Great Melton A (24 Points) beat Garboldisham A (5) by 5 Wickets at Melton Park in Norfolk Cricket Alliance Division Four
Freake lbw b De Salis 18
Taylor b Stearman 1
Melvin c Farmer b De Salis 12
Whistler b Farmer 1
Taylor Run Out (Greenslade) 10
Dunkinson lbw b De Salis 8
Seaman b Godbold 52
Wright b Rennie 1
Feaveryear b Godbold 39
Common st Woods b Godbold 2
Emms Not Out 1
Total (All Out, 46 Overs) 171
P Stearman 6-2-18-1, L De Salis 12-2-28-3, M Farmer 10-3-38-1, D Godbold 11-2-42-3, A Rennie 7-0-34-1
Great Melton A:
M Bunn b Emms 61
L Whiddett ct b Emms 1
M Clarke ct b Emms 5
S Mann ct b Common 36
P Stearman Not Out 36
J Greenslade b Emms 0
D Godbold Not Out 8
Total (5 Wickets, 34.4 Overs) 175
Taylor 4-0-15-0, Emms 12-1-43-4, Wright 9.4-1-48-0, Feaveryear 2-0-17-0, Freake 3-0-19-0, Common 4-0-25-1
Martin Bunn made it an early season not to be forgotten, both personally and for his side, as Great Melton A ended the month of May unbeaten and in second place in Alliance Division Four, whilst Bunn’s third half-century in four matches saw the veteran batsman notch up almost 200 runs already in the 2014 campaign.
His innings came after Lee Whiddett won an important toss and inserted the visitors on a wicket that looked good but must have been damp underneath from considerable midweek rainfall. Full advantage was taken by his bowlers as Paul Stearman made the early breakthrough, bowling Taylor in the 3rd over for 1. Garboldisham skipper Freake and Melvin did add 33 runs together until Melvin pulled a ball from Leo De Salis straight to Michael Farmer at mid-wicket, leaving the visitors 43-2 from 14 overs. De Salis continued his fine early season form as, whilst a number of leg-side deliveries went unpunished, he always troubled the batsmen with his floaty swing bowling. When Freake was trapped for 18 by De Salis and Whistler bowled by the impressive Michael Farmer, the Garboldisham innings looked in trouble at 48-4 from 19 overs.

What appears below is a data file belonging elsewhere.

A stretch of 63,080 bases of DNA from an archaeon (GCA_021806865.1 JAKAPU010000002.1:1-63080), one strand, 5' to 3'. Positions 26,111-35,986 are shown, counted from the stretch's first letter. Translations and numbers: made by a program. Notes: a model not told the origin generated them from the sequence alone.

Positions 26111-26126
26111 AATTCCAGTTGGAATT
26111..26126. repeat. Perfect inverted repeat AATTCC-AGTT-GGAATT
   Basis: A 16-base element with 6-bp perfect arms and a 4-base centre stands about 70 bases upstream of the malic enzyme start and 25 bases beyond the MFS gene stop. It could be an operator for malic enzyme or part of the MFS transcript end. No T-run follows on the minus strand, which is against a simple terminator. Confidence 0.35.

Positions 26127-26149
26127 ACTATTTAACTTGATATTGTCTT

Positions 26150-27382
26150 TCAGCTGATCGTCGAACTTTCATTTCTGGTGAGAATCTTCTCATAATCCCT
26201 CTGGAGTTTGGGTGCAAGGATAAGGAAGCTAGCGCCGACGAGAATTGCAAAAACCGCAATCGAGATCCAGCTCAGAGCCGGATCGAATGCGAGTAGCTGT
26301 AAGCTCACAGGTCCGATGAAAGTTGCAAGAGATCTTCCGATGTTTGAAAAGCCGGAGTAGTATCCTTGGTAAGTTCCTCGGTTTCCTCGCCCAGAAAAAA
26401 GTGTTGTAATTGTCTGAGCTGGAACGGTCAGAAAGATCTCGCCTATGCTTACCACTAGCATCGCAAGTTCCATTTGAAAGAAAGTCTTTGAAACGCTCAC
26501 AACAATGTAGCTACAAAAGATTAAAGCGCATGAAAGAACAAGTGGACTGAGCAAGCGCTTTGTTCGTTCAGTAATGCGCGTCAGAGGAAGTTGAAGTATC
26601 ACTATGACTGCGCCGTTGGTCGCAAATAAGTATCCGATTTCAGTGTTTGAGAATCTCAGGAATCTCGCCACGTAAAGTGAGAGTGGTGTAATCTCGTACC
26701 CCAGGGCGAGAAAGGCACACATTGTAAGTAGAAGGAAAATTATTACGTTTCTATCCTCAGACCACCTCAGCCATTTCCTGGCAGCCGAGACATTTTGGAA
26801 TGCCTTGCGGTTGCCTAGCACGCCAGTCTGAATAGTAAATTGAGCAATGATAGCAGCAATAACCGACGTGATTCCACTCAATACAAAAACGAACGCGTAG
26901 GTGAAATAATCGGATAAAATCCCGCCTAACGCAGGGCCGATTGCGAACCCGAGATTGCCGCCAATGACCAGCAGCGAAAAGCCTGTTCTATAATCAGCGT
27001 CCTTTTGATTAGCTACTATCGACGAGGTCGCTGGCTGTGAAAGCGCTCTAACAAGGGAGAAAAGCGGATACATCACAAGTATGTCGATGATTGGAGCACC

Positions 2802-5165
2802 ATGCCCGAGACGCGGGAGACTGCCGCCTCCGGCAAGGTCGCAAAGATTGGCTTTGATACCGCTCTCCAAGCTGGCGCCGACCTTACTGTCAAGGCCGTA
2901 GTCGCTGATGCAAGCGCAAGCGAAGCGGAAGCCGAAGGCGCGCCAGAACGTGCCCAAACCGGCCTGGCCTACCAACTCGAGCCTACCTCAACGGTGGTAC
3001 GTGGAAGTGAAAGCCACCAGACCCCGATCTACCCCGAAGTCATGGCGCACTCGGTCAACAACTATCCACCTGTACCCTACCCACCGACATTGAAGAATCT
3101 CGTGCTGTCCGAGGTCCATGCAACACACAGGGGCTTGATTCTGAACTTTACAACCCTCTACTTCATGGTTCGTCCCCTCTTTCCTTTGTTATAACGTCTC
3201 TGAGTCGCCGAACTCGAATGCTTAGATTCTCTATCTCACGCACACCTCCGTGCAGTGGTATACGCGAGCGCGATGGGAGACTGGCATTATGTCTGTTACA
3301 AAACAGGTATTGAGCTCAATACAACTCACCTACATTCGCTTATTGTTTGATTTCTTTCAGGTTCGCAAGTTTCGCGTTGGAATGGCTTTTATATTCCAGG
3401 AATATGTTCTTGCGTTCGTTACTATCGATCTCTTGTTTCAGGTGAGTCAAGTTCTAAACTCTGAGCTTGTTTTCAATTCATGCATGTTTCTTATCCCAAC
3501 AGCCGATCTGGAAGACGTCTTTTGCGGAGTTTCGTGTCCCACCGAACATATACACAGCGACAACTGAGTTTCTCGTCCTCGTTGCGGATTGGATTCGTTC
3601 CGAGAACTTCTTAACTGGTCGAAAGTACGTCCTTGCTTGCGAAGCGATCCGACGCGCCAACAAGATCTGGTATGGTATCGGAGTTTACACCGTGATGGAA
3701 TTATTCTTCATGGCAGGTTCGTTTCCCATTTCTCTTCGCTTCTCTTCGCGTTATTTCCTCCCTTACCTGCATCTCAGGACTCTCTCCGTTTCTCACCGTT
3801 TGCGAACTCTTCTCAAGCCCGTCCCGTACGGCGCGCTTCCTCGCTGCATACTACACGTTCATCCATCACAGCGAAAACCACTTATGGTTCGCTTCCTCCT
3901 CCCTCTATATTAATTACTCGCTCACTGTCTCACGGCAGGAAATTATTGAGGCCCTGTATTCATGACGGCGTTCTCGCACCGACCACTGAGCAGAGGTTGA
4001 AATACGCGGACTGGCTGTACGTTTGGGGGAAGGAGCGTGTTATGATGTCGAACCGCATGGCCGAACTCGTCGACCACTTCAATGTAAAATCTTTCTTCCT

De Salis went on to record 12-2-28-3. Farmer (10-3-38-1) had statistics that were less favourable but in all honesty he looked the best bowler on show, causing all sorts of problems, and with the visitors further reduced to 86-7 thanks to an excellent A team debut bowling display by Alex Rennie, replacing Farmer, an early tea looked on the cards.
The fightback finally came from Seaman and Feaveryear. They played maturely and sensibly and, with plenty of overs still to bat, were able to play themselves in. Daryl Godbold, replacing De Salis, bowled a respectable line and length but lacked fortune as the batsmen began to chance their arm and go over in the infield. They were able to put on 77 runs together to take a precarious 86-7 off 29 overs to 163-7 in the 44th over, when Godbold finally found some luck to remove Seaman for an enterprising 52. Godbold then mopped up the tail, taking the final wicket from the last ball of the innings thanks to smart glove work from Simon Woods, the visitors all out for 171, which although more than Melton might have hoped, still looked at least 30 runs below par.
The Melton reply did not get off to the best of starts however, as Lee Whiddett sliced a ball straight to gully in the 6th over, and then in the 12th over Matt Clarke was superbly caught at square leg with the score on 37. At the other end, however, it looked a different game as the stalwart opener Martin Bunn unfurled his usual array of powerful drives. He found the support he needed in Sam Mann, who looked to be timing the ball beautifully. The little and large partnership took the score from 45-2 in the 13th over, to 110-2 in the 24th over, and in that 40 minute period the game was won. Both players timed the ball with exquisite aplomb before both departed in quick succession, Mann first for a fine 36 and then Bunn for 61 with the score 128-4. That soon became 128-5 as Joey Greenslade got his bat caught behind his pad and was bowled by Garboldisham’s most effective bowler, Emms.
At that stage 44 runs were still needed, and although time was not an issue there was the potential for nerves in the Melton camp. But winning sides usually have the habit of finding a way to get over the line, and on this occasion the experienced duo of Paul Stearman and Daryl Godbold lead the way. Running very well between the wickets and with Stearman despatching the bad ball mercilessly, the remaining runs were knocked off with some ease, so much so that the batsmen were able to cunningly level the scores to allow Stearman to win the game with a boundary that ended the hosts innings on 175-5, garnering an extra bonus point and leaving them only 10 points behind leaders Brooke A with a game in hand.